International Whaling Commission Proposes Compromise on Ban

Publication: The Washington Post

Author: Juliet Eilperin

04/24/2010 - A new International Whaling Commission proposal that would authorize commercial whale hunting for the first time in 24 years in exchange for reducing the number killed each year sets in motion a public diplomacy battle.

A global whaling moratorium took effect in 1986, but three nations -- Japan, Norway and Iceland -- have continued hunting whales, killing about 1,700 annually in recent years. The United States and other anti-whaling countries have sought to strike a deal that would create an international monitoring system to ensure a steadily declining hunt.


Susan Lieberman, director of international policy at the Pew Environment Group, said that the proposal had good elements such as increased monitoring and a stronger IWC conservation panel, but that the Southern Ocean quotas are not based on scientific calculations and go against the idea of establishing protected areas.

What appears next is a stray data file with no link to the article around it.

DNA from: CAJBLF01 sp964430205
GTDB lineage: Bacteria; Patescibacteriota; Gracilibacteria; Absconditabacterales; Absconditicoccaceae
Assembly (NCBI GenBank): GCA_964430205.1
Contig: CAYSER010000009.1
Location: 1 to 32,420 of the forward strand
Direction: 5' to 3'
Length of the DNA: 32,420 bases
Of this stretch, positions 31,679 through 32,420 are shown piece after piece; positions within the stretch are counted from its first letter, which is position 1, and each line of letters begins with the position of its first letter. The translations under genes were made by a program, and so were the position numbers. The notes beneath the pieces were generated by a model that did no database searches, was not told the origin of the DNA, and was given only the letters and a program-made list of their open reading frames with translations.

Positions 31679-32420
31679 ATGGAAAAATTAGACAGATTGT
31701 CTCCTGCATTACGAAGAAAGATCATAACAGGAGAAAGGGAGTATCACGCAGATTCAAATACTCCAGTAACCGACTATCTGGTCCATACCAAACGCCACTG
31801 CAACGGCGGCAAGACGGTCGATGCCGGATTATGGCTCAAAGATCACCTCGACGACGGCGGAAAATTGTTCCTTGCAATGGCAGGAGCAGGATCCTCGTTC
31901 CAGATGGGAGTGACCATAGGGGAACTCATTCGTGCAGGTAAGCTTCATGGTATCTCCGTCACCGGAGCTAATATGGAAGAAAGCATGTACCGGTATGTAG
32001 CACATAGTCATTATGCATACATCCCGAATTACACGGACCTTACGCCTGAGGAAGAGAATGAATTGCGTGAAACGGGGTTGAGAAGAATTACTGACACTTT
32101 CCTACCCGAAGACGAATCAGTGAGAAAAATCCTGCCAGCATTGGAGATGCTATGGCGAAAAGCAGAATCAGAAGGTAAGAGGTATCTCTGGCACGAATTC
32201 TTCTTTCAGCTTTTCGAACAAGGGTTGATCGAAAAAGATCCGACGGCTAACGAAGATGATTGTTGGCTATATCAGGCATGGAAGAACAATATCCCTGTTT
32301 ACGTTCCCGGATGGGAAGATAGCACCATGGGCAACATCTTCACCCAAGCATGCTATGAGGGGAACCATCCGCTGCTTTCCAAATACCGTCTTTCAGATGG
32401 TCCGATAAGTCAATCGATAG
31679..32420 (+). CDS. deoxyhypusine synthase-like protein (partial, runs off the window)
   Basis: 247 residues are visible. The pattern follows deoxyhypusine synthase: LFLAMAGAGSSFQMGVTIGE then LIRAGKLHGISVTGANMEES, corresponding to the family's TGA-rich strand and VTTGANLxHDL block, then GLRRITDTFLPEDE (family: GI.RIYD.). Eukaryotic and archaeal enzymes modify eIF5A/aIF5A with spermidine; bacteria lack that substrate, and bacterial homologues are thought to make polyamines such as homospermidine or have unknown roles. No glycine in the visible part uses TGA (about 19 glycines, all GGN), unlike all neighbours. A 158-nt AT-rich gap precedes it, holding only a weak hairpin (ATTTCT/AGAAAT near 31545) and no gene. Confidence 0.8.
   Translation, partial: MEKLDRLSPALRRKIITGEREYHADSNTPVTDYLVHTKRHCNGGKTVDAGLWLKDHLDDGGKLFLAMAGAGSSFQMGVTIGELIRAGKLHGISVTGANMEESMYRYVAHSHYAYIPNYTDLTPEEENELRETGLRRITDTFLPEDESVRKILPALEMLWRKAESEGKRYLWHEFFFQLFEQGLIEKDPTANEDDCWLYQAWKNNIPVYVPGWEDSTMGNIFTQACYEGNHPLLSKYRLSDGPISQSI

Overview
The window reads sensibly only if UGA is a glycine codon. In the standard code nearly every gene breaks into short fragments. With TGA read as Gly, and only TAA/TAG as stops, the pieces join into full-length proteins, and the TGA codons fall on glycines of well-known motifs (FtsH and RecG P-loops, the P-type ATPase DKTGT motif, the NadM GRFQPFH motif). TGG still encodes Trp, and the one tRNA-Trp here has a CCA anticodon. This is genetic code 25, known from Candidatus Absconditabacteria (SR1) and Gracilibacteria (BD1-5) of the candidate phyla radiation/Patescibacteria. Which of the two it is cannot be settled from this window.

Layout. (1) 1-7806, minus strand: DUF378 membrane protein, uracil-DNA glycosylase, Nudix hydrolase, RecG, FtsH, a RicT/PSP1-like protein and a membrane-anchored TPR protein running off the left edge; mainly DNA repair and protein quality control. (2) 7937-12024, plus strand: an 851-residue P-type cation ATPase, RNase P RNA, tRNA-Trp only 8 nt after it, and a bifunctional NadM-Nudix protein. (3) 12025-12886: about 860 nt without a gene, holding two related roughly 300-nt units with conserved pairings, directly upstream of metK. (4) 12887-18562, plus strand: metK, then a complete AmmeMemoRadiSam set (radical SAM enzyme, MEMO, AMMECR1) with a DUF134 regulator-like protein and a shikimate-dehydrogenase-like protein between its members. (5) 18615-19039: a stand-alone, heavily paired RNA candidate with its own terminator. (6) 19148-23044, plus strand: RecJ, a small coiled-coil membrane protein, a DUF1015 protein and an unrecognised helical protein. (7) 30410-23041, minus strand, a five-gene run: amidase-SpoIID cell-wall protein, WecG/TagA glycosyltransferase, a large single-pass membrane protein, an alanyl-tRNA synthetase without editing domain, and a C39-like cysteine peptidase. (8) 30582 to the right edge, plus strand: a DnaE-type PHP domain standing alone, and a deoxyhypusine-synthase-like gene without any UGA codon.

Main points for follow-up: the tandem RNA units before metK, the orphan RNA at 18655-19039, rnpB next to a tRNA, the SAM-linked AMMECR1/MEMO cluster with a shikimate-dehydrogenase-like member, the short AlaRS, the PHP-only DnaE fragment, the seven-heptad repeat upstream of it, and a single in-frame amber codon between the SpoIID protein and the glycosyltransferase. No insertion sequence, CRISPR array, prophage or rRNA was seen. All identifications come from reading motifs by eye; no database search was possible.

Read the article International Whaling Commission Proposes Compromise on Ban on The Washington Post's Web site.

Pew is no longer active in this line of work, but for more information, visit the Pew Whale Conservation Project campaign.

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